United States v. Alvarez Case Brief

Why is the case important?

The Defendant, Alvarez (Defendant), was convicted of conspiring to transport marijuana to the United States from Columbia based on his participation in unloading the drugs from a pick-up truck prior to their being put on a United States bound airplane.

Facts of the case

“On July 23, 2007, Xavier Alvarez, a member of the Three Valleys Water District Board of Directors, attended a joint meeting with the Walnut Valley Water District Board of Directors at the Board’s headquarters. Mr. Alvarez was invited to speak about his background, and he stated, “”I’m a retired marine of 25 years. I retired in the year 2001. Back in 1987, I was awarded the Congressional Medal of Honor.”” In fact, Mr. Alvarez had not received the Congressional Medal of Honor, nor any other military medal or decoration. He had also had never served in the United States Armed Forces.The Stolen Valor Act of 2005 makes it a crime to falsely claim receipt of military decorations or medals. On September 26, 2007, Mr. Alvarez was charged in the Central District of California with two counts of falsely representing that he had been awarded the Congressional Medal of Honor in violation the Stolen Valor Act of 2005. Mr. Alvarez moved to dismiss on the grounds that the statute violated his first amendment right to free speech. The district court denied Alvarez’s motion to dismiss. The respondent thereafter pleaded guilty, but reserved his right to appeal.Alvarez appealed to the U.S. Court of Appeals for the Ninth Circuit, and the court reversed and remanded the lower court’s decision. It reasoned that the Supreme Court had never held that the government may prohibit speech simply because it is knowingly false and that some knowingly false speech could have affirmative constitutional value. The court of appeals denied the government’s request for rehearing. Thereafter, the government appealed the court of appeals’ decision.”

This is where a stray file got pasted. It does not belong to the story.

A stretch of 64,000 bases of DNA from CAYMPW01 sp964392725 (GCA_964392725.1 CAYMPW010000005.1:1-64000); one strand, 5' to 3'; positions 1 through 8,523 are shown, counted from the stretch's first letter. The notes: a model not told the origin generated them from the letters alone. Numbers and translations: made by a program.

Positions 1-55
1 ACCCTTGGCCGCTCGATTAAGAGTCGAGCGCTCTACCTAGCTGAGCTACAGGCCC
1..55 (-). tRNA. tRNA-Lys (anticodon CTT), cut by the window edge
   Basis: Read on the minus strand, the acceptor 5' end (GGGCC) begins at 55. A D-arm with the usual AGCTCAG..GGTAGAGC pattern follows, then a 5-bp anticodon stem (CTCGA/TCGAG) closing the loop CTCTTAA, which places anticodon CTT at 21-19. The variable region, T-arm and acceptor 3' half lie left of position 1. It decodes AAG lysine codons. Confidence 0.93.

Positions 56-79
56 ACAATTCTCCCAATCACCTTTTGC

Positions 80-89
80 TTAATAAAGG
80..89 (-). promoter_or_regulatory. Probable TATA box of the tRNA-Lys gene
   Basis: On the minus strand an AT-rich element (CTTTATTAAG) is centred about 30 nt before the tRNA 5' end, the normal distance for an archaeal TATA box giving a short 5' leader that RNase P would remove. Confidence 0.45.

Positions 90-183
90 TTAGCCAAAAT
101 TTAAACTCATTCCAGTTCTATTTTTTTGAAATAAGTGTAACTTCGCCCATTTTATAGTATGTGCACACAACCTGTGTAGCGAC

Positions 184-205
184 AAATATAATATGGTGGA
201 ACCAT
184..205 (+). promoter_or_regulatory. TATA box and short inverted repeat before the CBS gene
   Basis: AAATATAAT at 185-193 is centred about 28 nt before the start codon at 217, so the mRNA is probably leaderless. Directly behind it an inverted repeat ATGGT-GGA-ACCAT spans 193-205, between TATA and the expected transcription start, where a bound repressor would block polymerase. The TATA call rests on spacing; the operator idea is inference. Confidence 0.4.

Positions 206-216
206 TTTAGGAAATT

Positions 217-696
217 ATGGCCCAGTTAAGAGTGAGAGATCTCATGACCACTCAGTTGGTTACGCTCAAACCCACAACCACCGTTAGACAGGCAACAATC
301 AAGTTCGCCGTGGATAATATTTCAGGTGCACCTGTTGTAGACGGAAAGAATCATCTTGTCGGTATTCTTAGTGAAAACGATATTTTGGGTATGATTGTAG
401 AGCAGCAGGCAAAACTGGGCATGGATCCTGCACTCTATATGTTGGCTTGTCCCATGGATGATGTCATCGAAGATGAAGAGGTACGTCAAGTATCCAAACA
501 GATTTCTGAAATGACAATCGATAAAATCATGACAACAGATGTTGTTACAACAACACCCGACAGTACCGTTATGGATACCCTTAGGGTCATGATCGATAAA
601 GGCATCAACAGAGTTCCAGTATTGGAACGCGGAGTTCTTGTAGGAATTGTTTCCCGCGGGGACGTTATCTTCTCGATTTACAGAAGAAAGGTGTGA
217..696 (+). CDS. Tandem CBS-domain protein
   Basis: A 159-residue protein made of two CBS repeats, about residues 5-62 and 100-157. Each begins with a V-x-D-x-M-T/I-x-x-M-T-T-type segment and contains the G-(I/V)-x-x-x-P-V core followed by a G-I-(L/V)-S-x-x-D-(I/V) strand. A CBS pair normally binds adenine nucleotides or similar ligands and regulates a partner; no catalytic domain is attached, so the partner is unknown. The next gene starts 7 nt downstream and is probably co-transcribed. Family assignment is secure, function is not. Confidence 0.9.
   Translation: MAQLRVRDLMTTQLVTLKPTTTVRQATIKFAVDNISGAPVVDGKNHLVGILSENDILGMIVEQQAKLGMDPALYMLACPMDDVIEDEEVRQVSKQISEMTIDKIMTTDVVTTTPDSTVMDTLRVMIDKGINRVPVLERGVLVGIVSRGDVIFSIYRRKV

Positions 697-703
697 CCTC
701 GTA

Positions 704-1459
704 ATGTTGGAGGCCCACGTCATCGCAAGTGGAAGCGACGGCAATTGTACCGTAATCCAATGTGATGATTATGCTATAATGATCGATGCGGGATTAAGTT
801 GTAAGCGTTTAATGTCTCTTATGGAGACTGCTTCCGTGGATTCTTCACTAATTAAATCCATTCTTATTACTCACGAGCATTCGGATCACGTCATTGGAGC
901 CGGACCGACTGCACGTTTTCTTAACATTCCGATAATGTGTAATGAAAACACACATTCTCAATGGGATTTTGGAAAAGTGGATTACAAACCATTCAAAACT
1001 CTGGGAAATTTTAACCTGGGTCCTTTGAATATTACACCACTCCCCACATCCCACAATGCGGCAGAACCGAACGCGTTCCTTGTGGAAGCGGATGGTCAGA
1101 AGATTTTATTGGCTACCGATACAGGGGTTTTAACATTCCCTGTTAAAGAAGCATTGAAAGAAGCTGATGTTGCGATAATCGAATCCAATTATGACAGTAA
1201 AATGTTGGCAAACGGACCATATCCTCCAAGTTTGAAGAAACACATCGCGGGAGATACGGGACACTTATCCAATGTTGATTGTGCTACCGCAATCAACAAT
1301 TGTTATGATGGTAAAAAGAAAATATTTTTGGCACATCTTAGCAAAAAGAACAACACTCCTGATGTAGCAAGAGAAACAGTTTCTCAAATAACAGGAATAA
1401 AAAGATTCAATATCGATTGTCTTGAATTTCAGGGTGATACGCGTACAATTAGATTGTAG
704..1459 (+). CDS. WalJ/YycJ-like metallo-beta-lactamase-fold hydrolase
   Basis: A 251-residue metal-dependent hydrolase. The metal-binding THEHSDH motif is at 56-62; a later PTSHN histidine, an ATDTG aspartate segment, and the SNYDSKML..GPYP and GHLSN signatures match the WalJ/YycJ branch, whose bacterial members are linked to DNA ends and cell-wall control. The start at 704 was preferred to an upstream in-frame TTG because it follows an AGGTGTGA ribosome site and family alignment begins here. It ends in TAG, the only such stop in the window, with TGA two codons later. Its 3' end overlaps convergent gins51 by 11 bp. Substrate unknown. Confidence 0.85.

Question

Is circumstantial evidence alone sufficient to prove the agreement element of a conspiracy charge?

Answer

Yes. Affirmed. A jury may properly have concluded that the Defendant’s intended presence at the unloading site in the United States was evidence of a prior agreement by the Defendant to assist in the criminal conspiracy. The Defendant cannot escape criminal liability solely on the basis that he did not join a criminal conspiracy until well after its inception or played only a minor role therein.

Conclusion

Although content-based restrictions on speech was permitted for incitement, obscenity, defamation, speech integral to criminal conduct, so-called “fighting words”, child pornography, fraud, true threats, and speech presenting some grave and imminent threats the Government had the power to prevent, a general exception for all false statements was not recognized. Permitting the Government to criminalize the speech in question would have endorsed Government authority to compile a list of subjects about which false statements were punishable.

  • Case Brief: 2012
  • Petitioner: United States
  • Respondent: Xavier Alvarez
  • Decided by: Roberts Court

Citation: 567 US _ (2012)
Granted Oct 17, 2011
Argued: Feb 22, 2012
Decided: Jun 28, 2012